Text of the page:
LAST week I wrote about how important Whitsuntide was to people living in this area and how the children were always donned up in brand new clothes on that special day.
But it wasn’t only children who got new clothes at Whitsuntide, mum and dad usually got them as well.
In my day Whitsuntide was all about new clothes, and people started saving early to buy them.
There were no credit cards in those days, but the Co-op “divi” helped a lot.
Advertisements in old newspapers show clearly just how important this particular bank holiday was for the clothing industry.
Local clothing shops did a roaring trade, especially for the adults, as one gents’ outfitters – Southcotts – clearly showed.
In 1929 their advert urged potential customers to get not only their son’s Whitsuntide clothes from them, but also dad’s.
The advert read:
“Everybody’s talking about new clothes... getting the right styles, the right shade, the right garments, but where should they go to get them?
“Why, of course Southcotts where you can get suits made to your own measurements by skilled tailors, cut from the finest material. Particularly interesting to parents is our Boys’ department – fine value galore – new clothes for Father and Son!”
J&B’s department store in Corporation Street was also urging readers to make tracks for their Whitsuntide clothing now!
The advert read; “Our huge store with its £10,000 worth of new goods is at your service. Look in our 30 windows.
“You can secure anything by paying a deposit. Coats 21/-, 29/11d and 39/6d. Hats 3/9d, 5/11d, 8/11d and 12/11d.”
All the shops were extremely busy in the run-up to Whitsuntide but, unlike today, the shops knew they’d be able to close shop on Whit Sunday and Whit Monday.
We were a more compassionate and less grabbing society in those days and allowed shop assistants the same time off during bank holidays as everyone else.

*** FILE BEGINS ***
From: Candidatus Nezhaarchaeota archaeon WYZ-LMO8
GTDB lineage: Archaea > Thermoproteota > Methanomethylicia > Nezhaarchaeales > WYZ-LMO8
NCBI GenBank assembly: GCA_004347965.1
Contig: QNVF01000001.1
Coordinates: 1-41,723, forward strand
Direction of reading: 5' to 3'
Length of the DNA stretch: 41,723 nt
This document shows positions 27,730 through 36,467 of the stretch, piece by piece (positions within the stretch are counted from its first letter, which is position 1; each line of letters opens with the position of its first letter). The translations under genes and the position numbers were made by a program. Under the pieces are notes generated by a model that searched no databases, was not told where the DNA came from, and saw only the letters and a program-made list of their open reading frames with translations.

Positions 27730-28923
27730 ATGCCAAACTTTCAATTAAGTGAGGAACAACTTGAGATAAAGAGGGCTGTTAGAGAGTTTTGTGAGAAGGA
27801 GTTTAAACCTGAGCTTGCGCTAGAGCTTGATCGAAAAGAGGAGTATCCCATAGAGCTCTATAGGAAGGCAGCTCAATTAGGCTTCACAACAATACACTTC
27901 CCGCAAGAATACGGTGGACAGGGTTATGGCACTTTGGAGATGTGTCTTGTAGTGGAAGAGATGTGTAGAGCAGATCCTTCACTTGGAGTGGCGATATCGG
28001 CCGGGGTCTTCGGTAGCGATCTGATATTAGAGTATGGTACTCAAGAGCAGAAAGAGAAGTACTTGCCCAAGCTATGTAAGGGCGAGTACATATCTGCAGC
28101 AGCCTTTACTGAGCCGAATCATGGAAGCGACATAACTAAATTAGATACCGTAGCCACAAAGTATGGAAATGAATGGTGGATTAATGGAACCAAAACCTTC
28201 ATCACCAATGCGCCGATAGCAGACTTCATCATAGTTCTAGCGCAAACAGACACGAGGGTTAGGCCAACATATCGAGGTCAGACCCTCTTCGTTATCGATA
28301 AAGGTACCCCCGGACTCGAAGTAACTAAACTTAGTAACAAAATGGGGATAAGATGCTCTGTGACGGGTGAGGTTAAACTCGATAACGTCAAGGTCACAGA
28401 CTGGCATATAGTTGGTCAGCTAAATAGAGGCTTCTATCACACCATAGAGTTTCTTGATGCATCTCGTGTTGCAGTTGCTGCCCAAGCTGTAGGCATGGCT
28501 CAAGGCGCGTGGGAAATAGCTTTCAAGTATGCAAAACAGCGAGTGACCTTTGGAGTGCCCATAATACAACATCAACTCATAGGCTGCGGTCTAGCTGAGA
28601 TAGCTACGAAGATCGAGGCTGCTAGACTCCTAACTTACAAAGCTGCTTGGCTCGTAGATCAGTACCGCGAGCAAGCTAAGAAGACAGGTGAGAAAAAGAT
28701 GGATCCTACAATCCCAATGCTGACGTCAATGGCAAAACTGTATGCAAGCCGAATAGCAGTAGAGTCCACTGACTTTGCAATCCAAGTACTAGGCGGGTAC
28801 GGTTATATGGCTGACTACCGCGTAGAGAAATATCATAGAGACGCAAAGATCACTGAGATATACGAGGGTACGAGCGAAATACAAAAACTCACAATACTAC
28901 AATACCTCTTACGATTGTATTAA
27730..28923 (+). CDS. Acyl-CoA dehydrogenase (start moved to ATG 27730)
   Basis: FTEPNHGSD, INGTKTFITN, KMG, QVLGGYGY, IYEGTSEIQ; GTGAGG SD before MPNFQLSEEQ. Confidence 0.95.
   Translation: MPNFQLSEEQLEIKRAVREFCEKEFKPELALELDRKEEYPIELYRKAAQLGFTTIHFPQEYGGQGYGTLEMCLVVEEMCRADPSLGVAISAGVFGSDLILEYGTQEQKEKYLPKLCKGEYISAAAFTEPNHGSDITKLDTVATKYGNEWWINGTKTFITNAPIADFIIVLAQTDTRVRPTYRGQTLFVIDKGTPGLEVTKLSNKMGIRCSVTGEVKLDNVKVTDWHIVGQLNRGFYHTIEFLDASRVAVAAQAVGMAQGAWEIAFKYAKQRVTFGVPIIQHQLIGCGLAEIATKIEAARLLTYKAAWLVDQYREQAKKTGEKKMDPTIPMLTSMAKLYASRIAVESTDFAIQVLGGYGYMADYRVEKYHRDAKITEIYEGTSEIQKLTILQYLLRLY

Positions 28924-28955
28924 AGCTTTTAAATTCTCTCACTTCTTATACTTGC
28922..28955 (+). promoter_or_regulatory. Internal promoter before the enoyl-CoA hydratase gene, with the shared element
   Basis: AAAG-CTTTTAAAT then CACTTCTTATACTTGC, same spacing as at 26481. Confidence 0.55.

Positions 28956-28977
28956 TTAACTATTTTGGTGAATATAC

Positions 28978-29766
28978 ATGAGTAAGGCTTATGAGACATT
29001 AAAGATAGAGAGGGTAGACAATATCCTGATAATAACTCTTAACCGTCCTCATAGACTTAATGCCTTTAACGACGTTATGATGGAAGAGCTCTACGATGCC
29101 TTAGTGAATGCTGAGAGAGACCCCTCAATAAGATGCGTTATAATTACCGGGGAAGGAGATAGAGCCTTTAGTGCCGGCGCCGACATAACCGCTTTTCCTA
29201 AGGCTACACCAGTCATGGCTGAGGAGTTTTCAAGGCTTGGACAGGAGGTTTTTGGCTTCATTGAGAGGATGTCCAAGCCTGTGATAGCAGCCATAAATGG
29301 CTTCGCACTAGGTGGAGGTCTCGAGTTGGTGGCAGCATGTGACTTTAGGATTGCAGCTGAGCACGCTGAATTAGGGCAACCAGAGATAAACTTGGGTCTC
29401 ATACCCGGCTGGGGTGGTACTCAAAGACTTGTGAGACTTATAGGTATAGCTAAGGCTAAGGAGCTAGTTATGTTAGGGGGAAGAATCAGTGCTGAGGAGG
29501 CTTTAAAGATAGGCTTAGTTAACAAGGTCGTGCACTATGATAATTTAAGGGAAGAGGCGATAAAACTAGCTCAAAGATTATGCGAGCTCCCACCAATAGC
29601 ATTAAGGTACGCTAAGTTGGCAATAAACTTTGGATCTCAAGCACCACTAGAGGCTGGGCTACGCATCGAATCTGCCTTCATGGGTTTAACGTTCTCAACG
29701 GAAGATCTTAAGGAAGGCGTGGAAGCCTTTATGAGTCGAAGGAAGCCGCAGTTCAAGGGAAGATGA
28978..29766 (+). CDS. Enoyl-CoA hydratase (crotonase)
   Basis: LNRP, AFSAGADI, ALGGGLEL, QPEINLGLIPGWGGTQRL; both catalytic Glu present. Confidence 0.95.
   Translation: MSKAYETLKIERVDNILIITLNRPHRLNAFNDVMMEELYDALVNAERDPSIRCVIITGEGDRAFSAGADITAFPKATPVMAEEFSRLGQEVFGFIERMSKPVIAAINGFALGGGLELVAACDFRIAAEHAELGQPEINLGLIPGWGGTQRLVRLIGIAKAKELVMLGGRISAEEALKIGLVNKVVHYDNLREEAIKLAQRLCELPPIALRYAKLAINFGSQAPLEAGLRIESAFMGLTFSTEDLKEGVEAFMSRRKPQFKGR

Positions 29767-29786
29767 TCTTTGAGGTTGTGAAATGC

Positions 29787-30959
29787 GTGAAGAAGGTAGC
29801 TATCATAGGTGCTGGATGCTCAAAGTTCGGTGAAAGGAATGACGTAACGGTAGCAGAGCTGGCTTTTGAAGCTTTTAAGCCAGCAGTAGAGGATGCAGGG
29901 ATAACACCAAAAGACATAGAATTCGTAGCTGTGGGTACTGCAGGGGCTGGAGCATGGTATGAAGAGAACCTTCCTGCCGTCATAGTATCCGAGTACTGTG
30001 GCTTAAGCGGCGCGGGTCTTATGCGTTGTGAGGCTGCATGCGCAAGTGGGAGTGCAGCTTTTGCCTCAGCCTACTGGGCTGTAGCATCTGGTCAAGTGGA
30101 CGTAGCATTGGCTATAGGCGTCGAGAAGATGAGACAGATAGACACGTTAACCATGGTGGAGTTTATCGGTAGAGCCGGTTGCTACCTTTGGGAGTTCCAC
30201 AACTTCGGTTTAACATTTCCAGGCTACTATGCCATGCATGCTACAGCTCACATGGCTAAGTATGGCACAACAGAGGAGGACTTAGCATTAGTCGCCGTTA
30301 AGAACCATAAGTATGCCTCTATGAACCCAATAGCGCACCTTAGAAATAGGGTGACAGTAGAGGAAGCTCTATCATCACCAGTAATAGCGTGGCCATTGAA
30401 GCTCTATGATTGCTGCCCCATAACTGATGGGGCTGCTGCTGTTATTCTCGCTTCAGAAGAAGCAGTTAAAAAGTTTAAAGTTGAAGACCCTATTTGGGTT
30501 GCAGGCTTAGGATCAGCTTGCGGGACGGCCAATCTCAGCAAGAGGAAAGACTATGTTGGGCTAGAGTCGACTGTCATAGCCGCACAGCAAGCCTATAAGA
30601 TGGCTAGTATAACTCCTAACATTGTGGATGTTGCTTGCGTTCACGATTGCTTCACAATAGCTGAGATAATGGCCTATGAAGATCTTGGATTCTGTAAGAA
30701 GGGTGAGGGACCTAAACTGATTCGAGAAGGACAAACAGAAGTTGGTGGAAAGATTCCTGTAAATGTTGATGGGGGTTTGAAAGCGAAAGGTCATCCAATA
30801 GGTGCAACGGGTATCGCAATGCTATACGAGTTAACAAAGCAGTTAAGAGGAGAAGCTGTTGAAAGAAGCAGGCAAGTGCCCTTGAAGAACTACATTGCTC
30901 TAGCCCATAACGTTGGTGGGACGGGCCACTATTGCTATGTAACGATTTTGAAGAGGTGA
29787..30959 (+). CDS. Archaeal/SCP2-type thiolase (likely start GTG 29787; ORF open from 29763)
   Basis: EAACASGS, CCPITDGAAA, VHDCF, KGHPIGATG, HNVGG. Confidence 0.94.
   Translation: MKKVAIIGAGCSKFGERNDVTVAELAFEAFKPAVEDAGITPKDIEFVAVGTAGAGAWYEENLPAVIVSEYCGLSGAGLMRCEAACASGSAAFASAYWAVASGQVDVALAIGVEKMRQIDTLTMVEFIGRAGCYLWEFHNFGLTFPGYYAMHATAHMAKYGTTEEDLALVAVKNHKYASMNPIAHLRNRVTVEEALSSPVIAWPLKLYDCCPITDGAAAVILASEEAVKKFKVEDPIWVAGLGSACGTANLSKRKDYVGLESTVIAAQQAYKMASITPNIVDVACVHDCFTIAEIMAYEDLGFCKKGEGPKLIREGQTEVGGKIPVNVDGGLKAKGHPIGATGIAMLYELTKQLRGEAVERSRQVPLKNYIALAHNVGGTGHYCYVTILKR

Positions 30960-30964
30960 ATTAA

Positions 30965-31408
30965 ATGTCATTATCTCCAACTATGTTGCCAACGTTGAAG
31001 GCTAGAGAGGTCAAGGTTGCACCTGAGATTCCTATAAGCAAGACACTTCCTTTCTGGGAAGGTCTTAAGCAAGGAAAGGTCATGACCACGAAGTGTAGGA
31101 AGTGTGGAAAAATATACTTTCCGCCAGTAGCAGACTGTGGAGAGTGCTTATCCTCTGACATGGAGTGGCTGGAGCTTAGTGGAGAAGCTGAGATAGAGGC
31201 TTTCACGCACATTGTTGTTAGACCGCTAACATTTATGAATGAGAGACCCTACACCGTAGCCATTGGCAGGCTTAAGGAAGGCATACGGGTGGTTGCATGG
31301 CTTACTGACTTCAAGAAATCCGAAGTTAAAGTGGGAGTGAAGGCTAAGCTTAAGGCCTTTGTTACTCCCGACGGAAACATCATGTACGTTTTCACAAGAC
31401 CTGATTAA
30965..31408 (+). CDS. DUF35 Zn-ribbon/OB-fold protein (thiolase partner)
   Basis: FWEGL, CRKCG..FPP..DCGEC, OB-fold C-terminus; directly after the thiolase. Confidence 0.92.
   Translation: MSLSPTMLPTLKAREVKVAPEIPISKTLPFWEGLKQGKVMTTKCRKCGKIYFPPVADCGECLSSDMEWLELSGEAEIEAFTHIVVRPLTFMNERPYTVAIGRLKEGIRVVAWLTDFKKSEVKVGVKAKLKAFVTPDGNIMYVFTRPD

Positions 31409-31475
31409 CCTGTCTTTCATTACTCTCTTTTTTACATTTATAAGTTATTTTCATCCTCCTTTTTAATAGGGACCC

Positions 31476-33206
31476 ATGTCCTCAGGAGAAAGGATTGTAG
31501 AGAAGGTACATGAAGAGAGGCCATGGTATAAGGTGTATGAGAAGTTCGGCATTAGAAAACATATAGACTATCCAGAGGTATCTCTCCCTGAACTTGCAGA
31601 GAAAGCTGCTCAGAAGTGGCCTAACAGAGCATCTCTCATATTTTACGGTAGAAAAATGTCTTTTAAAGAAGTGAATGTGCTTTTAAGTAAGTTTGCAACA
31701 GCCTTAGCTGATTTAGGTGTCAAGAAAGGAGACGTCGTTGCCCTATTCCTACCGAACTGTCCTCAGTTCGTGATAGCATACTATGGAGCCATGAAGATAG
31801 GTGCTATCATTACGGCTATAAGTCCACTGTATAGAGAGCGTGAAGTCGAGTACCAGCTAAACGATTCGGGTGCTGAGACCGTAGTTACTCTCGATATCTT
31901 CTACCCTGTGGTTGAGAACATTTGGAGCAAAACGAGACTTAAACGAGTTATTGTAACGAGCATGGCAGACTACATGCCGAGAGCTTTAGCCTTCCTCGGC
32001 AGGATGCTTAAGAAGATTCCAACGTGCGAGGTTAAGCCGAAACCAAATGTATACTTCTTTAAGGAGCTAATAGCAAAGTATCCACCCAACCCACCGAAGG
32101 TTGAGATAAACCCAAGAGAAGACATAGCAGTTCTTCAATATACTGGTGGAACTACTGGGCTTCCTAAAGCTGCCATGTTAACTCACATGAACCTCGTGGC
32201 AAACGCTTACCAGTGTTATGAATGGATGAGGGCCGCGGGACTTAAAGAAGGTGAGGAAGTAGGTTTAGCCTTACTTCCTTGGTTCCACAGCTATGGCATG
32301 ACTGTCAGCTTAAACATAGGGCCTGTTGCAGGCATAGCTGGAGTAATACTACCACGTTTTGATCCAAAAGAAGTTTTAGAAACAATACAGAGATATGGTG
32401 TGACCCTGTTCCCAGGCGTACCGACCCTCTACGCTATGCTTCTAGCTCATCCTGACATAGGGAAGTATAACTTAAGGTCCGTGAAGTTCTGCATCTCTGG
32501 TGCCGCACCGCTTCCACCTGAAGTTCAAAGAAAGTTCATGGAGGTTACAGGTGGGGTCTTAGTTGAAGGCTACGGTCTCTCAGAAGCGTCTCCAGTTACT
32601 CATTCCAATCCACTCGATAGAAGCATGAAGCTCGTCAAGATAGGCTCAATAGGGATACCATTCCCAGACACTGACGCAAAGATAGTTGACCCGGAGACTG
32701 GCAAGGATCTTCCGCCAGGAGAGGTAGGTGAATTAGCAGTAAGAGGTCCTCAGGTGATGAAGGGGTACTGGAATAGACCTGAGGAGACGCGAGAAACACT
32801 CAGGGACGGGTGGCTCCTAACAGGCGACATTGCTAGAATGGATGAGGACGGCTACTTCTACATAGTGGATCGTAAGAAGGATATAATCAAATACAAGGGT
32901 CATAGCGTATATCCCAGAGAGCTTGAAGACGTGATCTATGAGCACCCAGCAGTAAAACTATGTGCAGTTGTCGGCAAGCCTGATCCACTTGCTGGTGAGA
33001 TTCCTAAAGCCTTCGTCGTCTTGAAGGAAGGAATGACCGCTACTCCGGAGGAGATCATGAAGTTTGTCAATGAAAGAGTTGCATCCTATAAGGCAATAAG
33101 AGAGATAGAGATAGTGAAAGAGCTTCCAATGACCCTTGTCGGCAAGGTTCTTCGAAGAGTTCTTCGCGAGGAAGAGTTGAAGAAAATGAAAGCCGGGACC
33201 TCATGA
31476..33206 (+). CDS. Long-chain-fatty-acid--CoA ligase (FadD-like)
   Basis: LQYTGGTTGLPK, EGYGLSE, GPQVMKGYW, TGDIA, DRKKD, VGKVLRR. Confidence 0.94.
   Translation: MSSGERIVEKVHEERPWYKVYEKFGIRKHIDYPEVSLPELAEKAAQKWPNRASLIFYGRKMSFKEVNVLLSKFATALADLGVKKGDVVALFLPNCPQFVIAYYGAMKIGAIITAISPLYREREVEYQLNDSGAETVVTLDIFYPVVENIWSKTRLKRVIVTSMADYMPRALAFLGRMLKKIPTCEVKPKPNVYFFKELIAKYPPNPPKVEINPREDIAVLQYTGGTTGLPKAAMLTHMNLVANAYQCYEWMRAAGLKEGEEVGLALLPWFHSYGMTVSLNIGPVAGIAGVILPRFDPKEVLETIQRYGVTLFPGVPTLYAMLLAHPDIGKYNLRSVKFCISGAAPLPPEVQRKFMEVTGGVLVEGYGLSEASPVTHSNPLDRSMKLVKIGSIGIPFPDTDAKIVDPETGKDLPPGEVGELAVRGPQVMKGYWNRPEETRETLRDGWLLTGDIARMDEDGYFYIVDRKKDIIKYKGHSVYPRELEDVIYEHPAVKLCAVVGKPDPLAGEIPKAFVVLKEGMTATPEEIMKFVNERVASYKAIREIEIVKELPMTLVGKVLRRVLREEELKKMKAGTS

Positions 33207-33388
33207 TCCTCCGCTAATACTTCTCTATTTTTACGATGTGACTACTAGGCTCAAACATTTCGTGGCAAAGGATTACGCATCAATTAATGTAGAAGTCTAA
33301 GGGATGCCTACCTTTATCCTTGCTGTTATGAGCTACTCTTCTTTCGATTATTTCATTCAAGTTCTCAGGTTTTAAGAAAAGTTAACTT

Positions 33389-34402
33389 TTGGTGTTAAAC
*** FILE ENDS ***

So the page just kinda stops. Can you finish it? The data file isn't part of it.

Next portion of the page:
Not only banks closed on bank holidays but also shops, unlike today, when bank holidays are their busiest times.
Most Sunday schools, as I mentioned last week, had processions over Whitsuntide, and there were also grand open air concerts in the park which attracted thousands.
One such concert held in 1907 was entirely one of sacred music, in keeping with this important religious festival, and was in aid of Dewsbury and District General Infirmary, long before the National Health came into being. There was a full band and chorus of 300, accompanied by the Dewsbury Military and Ravensthorpe bands.
Seats and chairs in the circle were of 2d, and all local instrumentalists were cordially invited to play in the orchestra.
So important was Whitsuntide in those days that special hard-backed books were published annually showing the hymns which churches in the West Riding would be singing on that day.
The copy I have for 1907 lists the hymns each particular church would be singing, and shows photographs of the churches involved.
It is moving to read because most of the churches named are no longer with us.
One of those pictured was Granville Street Methodists Mission which was just around the corner from where I lived on The Flatts in Dewsbury. It was pulled down in the 1950s when the bulldozers moved in to demolish all the houses in the area as part of the council’s slum clearance programme.
This week I am showing a picture of this particular chapel’s Whit Sunday procession, taken just a few years before it was pulled down.
The Sunday School Queen, Joan Cockcroft, is being crowned by Mrs Palin, wife of Mr Will Palin, Dewsbury’s then MP, who is seen standing far left of the picture.
My second picture shows Harry Hirst, conducting the singing at Hanging Heaton Ebenezer Methodists’ Whit Monday Walk in 1948, kindly supplied by Mr Ronnie Ellis.
This particular church is just round the corner from where I now live, and happily it is still with us and thriving.
I wonder if they’ll be having a Whit Walk on Sunday?